• Type-2 Diabetes - Studies have shown that coffee consumption lowers the risk of developing type-2 diabetes. One cup a day can reduce the risk by 9%. The studies also show that 6 cups may reduce the risk by 33%, although this much consumption would be accompanied by increased health risks in other areas. The studies also found that even drinking decaffeinated coffee was helpful in protecting against diabetes, although to a lesser extent. [3]

  • Cardiovascular Disease - Coffee consumption has long been associated with cardiovascular problems. However, this has been one of the most researched areas and study after study has shown either no correlation, or inverse correlation: i.e. coffee can actually promote heart-health. [4]

  • Cancer - Studies have not found a correlation between any type of cancer and coffee consumption, except in the case of liver cancer, where an inverse correlation has been noted, to the extent of a 40% decreased risk for moderate drinkers. [5]

  • Liver Disease - Coffee has now been shown to help both those at risk of developing liver disease and those who already suffer from the condition. It is one of the few areas where researchers are actually calling for patients with chronic liver disease to drink coffee as an aid to combating the disease. [6]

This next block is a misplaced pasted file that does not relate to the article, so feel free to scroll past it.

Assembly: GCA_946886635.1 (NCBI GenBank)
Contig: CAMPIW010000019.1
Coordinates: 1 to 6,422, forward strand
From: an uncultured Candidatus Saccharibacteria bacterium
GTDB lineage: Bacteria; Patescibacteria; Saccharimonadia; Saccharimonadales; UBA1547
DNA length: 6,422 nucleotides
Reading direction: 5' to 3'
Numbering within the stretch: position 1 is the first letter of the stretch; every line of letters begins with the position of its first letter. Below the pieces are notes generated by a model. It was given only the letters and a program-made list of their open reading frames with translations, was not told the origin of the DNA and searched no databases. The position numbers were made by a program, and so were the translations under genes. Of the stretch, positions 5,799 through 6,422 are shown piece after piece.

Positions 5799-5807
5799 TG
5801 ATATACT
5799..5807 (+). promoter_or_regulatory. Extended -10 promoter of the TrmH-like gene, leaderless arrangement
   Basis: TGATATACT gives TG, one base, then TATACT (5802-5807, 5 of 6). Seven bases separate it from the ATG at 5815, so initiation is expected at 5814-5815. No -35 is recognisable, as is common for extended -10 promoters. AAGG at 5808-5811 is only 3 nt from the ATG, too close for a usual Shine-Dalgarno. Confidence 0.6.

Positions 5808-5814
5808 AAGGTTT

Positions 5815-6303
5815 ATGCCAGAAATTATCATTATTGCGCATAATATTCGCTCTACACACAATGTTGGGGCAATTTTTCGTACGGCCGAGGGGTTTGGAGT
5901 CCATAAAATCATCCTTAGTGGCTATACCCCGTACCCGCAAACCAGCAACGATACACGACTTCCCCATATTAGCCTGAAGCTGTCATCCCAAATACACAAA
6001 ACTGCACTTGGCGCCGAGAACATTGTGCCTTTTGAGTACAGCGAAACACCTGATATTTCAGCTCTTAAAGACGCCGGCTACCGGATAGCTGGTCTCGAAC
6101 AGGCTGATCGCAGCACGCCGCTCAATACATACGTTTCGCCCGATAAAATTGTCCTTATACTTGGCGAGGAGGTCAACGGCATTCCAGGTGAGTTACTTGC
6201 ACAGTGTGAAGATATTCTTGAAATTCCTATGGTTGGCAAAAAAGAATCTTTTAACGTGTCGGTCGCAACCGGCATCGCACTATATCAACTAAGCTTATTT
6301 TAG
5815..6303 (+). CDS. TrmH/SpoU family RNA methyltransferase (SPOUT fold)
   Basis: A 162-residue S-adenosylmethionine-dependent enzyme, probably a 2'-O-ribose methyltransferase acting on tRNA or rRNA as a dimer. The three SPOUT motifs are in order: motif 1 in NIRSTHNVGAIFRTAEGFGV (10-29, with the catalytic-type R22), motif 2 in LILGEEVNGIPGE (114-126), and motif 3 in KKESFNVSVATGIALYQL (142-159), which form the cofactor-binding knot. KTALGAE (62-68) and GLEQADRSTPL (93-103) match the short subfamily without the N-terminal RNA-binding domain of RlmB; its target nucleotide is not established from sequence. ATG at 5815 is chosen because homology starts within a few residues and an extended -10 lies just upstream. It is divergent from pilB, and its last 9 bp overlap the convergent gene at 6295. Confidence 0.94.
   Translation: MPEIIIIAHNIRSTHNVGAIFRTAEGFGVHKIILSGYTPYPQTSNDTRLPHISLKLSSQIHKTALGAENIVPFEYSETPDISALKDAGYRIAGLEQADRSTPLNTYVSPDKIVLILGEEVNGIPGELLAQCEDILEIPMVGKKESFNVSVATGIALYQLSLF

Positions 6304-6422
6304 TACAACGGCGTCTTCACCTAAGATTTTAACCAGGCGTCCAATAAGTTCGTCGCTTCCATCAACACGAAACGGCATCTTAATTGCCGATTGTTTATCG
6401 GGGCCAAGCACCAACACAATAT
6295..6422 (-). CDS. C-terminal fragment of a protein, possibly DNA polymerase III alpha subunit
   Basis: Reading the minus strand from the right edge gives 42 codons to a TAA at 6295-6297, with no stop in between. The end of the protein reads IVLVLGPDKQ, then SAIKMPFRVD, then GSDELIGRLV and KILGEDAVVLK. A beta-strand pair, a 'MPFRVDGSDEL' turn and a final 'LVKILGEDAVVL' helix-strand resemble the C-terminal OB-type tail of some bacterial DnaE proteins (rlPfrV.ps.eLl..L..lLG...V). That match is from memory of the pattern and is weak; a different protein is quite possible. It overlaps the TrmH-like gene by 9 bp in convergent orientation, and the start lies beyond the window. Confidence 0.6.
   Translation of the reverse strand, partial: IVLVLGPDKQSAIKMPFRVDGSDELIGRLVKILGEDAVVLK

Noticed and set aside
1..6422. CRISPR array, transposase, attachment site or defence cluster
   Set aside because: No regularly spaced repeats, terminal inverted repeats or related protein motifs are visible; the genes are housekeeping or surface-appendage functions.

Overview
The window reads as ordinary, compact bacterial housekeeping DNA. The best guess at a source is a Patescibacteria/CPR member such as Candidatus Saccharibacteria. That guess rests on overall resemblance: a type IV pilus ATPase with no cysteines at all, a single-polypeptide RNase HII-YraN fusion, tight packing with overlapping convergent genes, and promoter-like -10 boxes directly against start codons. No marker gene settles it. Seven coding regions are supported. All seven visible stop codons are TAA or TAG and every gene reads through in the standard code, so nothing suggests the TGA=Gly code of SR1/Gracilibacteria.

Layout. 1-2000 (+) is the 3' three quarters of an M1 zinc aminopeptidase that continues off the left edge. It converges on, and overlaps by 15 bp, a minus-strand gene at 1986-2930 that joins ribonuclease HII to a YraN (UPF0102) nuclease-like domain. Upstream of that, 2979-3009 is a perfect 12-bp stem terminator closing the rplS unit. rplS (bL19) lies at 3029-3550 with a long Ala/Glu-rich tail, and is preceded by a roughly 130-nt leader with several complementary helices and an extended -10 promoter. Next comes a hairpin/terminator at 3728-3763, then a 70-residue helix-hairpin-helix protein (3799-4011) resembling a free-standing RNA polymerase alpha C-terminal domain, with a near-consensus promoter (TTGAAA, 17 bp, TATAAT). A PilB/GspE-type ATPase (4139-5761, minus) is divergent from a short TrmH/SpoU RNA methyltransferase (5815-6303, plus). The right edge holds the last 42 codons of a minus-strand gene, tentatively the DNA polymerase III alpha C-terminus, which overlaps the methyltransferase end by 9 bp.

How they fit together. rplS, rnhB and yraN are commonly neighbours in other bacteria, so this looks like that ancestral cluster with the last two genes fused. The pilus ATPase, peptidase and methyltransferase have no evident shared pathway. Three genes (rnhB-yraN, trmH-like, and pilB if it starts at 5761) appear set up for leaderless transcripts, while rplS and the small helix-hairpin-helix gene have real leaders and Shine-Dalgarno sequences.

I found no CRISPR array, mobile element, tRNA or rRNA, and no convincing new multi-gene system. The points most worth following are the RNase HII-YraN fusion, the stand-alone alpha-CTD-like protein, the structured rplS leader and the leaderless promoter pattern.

• Nutritional Benefits - Coffee carries several important nutritional benefits, including: vitamins B2, B3 and B5; manganese; potassium and antioxidants. In fact, coffee contains more antioxidants than green tea.

Risks associated with coffee

Most of the risks associated with coffee consumption relate to 'excessive' consumption i.e. 6 cups a day, or more. As we are only concerned with 'moderate' consumption here, I will not go into these risks. There are, however, some instances when coffee should be reduced or avoided.

  • Pregnancy - The information is still a little sketchy regarding drinking coffee during pregnancy, with the NHS recommending that pregnant women limit their intake to 2 cups a day. However, many other sources advise avoiding altogether. Would you give caffeine to your newborn child? If not, then probably apply the same principle to your unborn child.